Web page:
Bissell said these critics are guilty of embracing “the revenge of the intellect upon the imagination—the perfect lens for someone who knows everything about art except what it’s for.” Yet, as Bissell rightly points out, nearly “every artist interested in what’s beyond our ‘tiny skull-sized kingdoms’ (to use David Foster Wallace’s phrase) is guilty of appropriation. Would that it happened more often; if Ackerman’s novel is any indication, there would be fewer wars if it did.”
To that, I say “bravo” to appropriation. But let’s view it even more broadly. Not to take away anything from Phil Klay’s accomplishment in depicting the American experience in a far-away war, but Americans would be greatly served if we had greater access to more fiction, memoirs and poetry from those who have experienced the wars of Iraq and Afghanistan from “the other side.”
One book that is worthy of such attention is Hassan Blasim’s The Corpse Exhibition and Other Stories of Iraq, a collection of short stories and vignettes that, luckily, has been translated from Arabic into English. Blasim’s vision is unremittingly dark and pessimistic. His narratives are crafted by an Iraqi writer and war refugee who has obviously read his Kafka and Borges. Blasim now lives in Finland.
Blasim’s is an important voice that reveals to Western readers how war can cripple and crush an entire society not only physically but spiritually: “The wars and the violence were like a photocopier churning out copies, and we all wore the same face, a face shaped by pain and torment. We fought for every morsel we ate, weighed down by the sadness and the fears generated by the unknown and the known,” laments the narrator of one story.
Still, Blasim’s work is something of an anomaly. Given the realities of the publishing world in the United States, we are not likely to get more works like these in great numbers, which is why Ackerman’s novel is so welcome.
Green on Blue strongly suggests that, in many ways, the war in Afghanistan is not and never was an American war. In a telling example, the sole American in Green on Blue is a shadowy figure named Mr. Jack, whom Aziz judges harshly from the beginning: “He had a great affection for the American West,” Aziz says of Mr. Jack. “He thought we Afghans did not understand what it meant to be named after the Indians of his country, but we understood. To us, it seemed a small but misguided sort of insult. For our tribes had never been conquered.”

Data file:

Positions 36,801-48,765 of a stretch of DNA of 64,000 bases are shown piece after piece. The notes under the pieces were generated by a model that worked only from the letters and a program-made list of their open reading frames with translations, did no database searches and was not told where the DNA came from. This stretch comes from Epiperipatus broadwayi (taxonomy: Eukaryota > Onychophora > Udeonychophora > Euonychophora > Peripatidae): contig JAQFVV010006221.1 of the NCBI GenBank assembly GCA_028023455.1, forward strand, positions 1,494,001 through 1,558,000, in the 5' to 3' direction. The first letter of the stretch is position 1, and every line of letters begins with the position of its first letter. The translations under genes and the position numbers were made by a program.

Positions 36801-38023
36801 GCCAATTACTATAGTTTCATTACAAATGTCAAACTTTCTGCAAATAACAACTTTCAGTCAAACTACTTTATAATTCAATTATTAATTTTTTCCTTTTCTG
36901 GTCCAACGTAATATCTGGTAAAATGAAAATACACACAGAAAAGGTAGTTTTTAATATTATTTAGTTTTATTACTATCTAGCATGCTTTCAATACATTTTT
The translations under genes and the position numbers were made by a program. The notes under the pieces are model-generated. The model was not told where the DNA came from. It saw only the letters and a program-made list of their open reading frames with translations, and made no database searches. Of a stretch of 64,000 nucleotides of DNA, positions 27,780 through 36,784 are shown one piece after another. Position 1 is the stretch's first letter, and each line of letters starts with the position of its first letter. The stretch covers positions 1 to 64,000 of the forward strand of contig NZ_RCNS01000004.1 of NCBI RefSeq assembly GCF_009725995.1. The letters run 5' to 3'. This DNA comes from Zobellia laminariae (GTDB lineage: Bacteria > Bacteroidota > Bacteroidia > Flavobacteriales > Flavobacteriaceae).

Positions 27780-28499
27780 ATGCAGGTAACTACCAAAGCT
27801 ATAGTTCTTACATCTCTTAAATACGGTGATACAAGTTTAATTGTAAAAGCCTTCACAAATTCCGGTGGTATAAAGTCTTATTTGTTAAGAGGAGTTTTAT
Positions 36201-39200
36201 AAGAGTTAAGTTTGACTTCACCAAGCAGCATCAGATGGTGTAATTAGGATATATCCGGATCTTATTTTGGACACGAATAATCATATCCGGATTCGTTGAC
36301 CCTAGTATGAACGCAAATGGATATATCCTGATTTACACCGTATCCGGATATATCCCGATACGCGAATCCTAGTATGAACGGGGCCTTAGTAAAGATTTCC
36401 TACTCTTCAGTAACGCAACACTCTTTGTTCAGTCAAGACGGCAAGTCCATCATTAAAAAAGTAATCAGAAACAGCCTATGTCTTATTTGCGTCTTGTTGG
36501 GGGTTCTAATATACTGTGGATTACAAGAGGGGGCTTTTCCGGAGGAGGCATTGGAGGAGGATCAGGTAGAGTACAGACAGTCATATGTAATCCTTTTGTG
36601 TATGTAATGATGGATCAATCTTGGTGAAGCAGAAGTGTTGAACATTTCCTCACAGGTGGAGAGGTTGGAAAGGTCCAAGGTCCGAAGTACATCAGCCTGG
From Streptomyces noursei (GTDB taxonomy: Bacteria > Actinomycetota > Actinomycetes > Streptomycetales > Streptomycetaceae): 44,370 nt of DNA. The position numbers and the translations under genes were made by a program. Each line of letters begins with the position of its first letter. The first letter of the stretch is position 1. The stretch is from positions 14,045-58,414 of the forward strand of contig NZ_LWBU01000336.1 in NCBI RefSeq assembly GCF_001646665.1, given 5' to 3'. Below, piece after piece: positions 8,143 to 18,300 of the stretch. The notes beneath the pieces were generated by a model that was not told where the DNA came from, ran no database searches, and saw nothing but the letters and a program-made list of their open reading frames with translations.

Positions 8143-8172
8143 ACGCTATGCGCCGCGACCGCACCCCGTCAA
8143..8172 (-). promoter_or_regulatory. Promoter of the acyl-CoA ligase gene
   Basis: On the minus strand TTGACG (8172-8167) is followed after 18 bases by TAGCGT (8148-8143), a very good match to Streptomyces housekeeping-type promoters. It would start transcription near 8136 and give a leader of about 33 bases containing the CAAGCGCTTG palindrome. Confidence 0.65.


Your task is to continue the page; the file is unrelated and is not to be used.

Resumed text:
A brutally salient point. Afghanistan has entangled Americans, surely. But the war there has never been fully defined by Americans. The U.S. entry in Afghanistan in late 2001 came as unresolved conflicts between different factions—and not just the Taliban and its opponents—still plagued and troubled Afghanistan. The result? In the 14 years since, faction has played off faction, clan has played off clan. In Vietnam, the United States recognized an enemy. In Afghanistan, all is murky. U.S.-backed warlords and tribal leaders have masterfully played the United States for their own purposes.
Aziz’s troubled experience mirrors this murkiness. As a way to support a brother crippled in a terrorist bombing, Aziz is drafted into a U.S.-funded militia. The young man is trapped by circumstances. Aziz’s own allegiances and loyalties begin to shift—out of loyalty to his brother, mainly, but also by a growing and chilling realization that there are those in the world who profit from war, permanent war. “War only ends for those who allow others to fight for them, but there is always fighting,” Aziz’s commander reminds his charge.
Aziz himself comes to recognize that “this war’s true nature [was] that it had no sides. Each was the same as another.” In contrast, a veteran of the mujahid battle against the Soviet Union recalls he and others were fighting for better times for all. “Now the cause is war for advantage, war for profit, not a future.” The book’s shattering climax confirms this sad truism.
Green on Blue has a few imperfections. Sometimes the narrative becomes too clotted and thick, and a romantic sub-plot sometimes distracts. Still, it is a beautifully and sensitively written book—a courageous, empathetic and much-needed piece of work for a public that has not often enough appreciated the human toll exacted in these confounding recent wars.